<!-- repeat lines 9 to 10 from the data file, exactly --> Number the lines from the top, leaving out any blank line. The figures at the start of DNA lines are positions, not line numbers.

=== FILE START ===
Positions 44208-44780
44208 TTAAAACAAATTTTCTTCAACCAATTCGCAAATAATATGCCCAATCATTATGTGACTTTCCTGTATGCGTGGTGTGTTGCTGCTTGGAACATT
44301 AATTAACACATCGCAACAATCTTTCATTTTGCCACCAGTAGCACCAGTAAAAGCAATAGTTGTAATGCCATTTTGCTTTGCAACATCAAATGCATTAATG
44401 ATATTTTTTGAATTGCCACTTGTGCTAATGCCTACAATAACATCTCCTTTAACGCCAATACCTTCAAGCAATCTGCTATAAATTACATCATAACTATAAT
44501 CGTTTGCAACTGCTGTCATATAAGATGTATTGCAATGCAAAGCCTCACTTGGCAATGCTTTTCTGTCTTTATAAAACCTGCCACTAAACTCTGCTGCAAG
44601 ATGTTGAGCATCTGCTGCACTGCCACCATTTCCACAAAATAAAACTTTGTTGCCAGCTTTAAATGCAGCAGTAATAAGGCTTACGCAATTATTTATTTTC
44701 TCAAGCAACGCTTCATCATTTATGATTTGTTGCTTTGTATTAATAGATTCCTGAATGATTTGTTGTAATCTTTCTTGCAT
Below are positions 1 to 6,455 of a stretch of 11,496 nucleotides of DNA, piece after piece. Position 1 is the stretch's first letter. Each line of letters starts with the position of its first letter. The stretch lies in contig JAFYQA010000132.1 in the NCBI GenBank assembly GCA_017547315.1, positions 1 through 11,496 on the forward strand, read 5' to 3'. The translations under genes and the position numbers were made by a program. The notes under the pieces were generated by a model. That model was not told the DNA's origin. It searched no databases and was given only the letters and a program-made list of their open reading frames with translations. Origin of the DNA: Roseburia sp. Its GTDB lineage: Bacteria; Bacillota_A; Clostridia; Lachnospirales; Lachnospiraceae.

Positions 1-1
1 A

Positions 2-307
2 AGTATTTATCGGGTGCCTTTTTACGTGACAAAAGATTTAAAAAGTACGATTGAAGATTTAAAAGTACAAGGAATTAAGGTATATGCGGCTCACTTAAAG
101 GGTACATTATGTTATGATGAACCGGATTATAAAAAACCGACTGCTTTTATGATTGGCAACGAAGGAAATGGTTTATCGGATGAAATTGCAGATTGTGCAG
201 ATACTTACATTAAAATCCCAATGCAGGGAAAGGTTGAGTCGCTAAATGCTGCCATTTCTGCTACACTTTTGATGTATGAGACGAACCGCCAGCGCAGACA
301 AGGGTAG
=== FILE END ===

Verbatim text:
Positions 1-1
1 A